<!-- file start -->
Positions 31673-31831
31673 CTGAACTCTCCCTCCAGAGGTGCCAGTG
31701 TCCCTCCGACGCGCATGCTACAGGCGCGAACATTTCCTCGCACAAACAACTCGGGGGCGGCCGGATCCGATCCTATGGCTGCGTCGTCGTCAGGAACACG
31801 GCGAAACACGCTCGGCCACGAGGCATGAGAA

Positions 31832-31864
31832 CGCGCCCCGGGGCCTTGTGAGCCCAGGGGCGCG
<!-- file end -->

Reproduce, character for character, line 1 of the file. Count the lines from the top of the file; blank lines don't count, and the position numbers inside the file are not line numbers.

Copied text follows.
Positions 31673-31831